Chunghwa Telecom Co yesterday said it is exploring partnerships with low Earth orbit satellite service providers led by Elon Musk’s Starlink project to offer diverse services and enhance its Internet coverage beyond 5G broadband technology.
“There are several non-geostationary orbit satellite systems under development globally, with Starlink taking the lead. Chunghwa Telecom does not rule out seeking exchanges and cooperation with those international operators,” the company said in a statement.
It would comply with the government’s satellite services regulations and evaluate further collaboration opportunities, it said.
The nation’s biggest telecom said it is paying attention to the development of next-generation technologies for geosynchronous orbit satellites, low Earth orbit satellites, and beyond-5G and 6G connectivity.
Among those, low Earth orbit satellite technology has the potential to help the company diversify its services and supplement terrestrial 5G infrastructure to boost its network coverage, the statement said.
Chunghwa Telecom made the announcement after the Chinese-language Commercial Times yesterday reported that the company is to launch a satellite service with Starlink next year at the earliest.
Starlink, a division of US rocket supplier SpaceX, provides Internet access via satellites that are more than 60 times closer to Earth than traditional satellites, resulting in lower latency and the ability to support services typically not possible with traditional satellites, particularly in remote areas.
Starlink has so far signed up 9,000 users in 12 countries, CNBC reported early this month.
Chunghwa Telecom chairman Hsieh Chi-mao (謝繼茂) told the Commercial Times that Starlink and the telecom have begun preparations to launch the service in Taiwan to ensure that satellite communications do not interfere with the transmission of 5G signals.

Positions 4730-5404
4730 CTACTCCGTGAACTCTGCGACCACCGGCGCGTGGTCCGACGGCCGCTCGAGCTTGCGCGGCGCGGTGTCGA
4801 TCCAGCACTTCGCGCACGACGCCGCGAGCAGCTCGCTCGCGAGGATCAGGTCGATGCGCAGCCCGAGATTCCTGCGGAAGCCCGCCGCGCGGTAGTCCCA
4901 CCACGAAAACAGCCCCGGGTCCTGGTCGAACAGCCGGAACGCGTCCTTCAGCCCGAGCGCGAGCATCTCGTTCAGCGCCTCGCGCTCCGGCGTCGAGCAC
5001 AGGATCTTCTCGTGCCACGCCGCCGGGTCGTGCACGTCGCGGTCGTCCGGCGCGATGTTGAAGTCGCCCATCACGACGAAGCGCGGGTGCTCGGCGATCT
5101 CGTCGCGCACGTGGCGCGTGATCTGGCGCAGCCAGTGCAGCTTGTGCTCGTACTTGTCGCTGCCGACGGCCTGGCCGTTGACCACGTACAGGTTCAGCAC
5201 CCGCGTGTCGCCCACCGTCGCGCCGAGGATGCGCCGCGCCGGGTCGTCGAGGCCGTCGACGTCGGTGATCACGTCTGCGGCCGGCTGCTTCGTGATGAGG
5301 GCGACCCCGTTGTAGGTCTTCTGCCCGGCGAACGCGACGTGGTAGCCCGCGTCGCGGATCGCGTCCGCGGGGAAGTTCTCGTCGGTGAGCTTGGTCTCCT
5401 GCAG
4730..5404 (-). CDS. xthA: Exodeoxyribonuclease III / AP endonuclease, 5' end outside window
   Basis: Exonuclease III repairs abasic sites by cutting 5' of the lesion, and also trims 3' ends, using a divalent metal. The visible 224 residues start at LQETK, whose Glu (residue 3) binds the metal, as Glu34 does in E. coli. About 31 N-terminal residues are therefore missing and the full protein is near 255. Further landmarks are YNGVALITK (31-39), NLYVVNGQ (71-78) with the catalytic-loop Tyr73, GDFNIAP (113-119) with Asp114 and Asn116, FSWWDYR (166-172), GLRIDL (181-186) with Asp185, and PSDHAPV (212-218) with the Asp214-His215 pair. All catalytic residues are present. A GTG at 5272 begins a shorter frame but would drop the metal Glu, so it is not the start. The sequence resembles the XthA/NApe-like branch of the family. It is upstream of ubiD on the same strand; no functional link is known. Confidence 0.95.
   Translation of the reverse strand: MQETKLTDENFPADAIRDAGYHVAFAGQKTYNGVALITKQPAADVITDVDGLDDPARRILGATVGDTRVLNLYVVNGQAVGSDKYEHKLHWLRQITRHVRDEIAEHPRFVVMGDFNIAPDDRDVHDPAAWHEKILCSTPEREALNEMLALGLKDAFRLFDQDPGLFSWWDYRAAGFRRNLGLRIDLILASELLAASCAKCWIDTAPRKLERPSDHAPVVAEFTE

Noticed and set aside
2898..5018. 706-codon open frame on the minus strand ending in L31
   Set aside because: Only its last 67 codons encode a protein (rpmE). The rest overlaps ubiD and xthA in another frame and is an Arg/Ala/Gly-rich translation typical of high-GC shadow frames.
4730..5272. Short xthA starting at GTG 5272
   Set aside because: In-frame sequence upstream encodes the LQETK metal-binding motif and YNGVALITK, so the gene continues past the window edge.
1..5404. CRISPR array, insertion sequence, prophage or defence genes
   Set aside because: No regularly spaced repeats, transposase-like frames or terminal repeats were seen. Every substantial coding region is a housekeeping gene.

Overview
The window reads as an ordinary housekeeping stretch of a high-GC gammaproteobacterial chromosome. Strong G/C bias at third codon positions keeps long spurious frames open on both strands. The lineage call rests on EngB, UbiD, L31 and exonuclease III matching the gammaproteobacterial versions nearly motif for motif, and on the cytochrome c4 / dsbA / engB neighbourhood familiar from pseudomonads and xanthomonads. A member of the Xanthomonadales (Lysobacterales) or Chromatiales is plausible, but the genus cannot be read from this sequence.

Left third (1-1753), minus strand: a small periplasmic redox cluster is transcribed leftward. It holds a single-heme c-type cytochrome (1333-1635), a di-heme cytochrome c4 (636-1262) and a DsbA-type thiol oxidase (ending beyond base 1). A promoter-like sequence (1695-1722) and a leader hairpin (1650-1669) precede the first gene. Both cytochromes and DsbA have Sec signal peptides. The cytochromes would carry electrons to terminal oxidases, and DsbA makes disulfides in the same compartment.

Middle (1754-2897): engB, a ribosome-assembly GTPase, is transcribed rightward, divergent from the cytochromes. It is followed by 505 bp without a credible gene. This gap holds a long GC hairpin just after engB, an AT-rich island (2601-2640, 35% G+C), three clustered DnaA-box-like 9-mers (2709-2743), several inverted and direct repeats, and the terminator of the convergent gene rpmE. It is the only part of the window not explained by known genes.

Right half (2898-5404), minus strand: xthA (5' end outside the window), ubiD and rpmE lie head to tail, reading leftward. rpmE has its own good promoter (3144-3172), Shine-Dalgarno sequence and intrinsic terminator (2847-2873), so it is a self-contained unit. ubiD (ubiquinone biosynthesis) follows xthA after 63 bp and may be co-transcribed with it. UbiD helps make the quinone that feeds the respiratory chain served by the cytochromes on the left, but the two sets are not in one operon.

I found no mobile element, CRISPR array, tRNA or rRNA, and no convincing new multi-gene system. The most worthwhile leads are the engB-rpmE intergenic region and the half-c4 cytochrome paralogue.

The telecom must first secure approval from the National Communications Commission (NCC) before it can offer Starlink services to local customers, NCC Vice Chairman and spokesman Wong Po-tsung (翁柏宗) told the Taipei Times.
“We have to check the Ministry of Transportation and Communications’ Radio Frequency Supply Plan (無線電頻譜供應計畫) and Table of Radio Frequency Allocations (頻率分配表),” Wong said.
“Once the ministry has assigned a certain frequency and bandwidth to be used for a low Earth orbit satellite communication, the telecom would have to submit a business plan on how the service is to be offered to local customers,” Wong said.
According to the latest Radio Frequency Supply Plan, which was published early this month, the government is to release the frequencies of 10,700-12,700 megahertz (MHz), 14,000-14,500MHz, 17,700-20,200MHz, 27,500-27,900MHz and 29,500-30,000MHz for low Earth orbit and synchronous satellite communication in the initial stage.
International satellite service providers would be able to form partnerships with local telecoms that hold spectrum at the frequency band of 28 gigahertz.
SpaceX launched a trial for the Starlink service in October last year, offering satellite Internet access at US$99 per month.
Nevada-based Aerkomm Inc last year filed an application with the NCC to offer a low Earth orbit satellite service in Taiwan and was asked to present a more detailed business plan.
In related news, telecoms that qualify for a government subsidy program would soon receive NT$9.92 billion (US$356.67 million) to be spent on 5G infrastructure.
The funding is part of a five-year incentive program announced by the Executive Yuan last year to reward telecoms that accelerate installations of 5G base stations.
Qualifying telecoms would be given a total subsidy of NT$26.6 billion in the next five years for the construction of base stations, according to the program.
Telecoms would be granted subsidies if they build more base stations than they have promised in their business plans. The more they exceeded their goals, the more government funding they would receive, according to the program.
The NCC is to announce next month telecoms that qualify for the funding.
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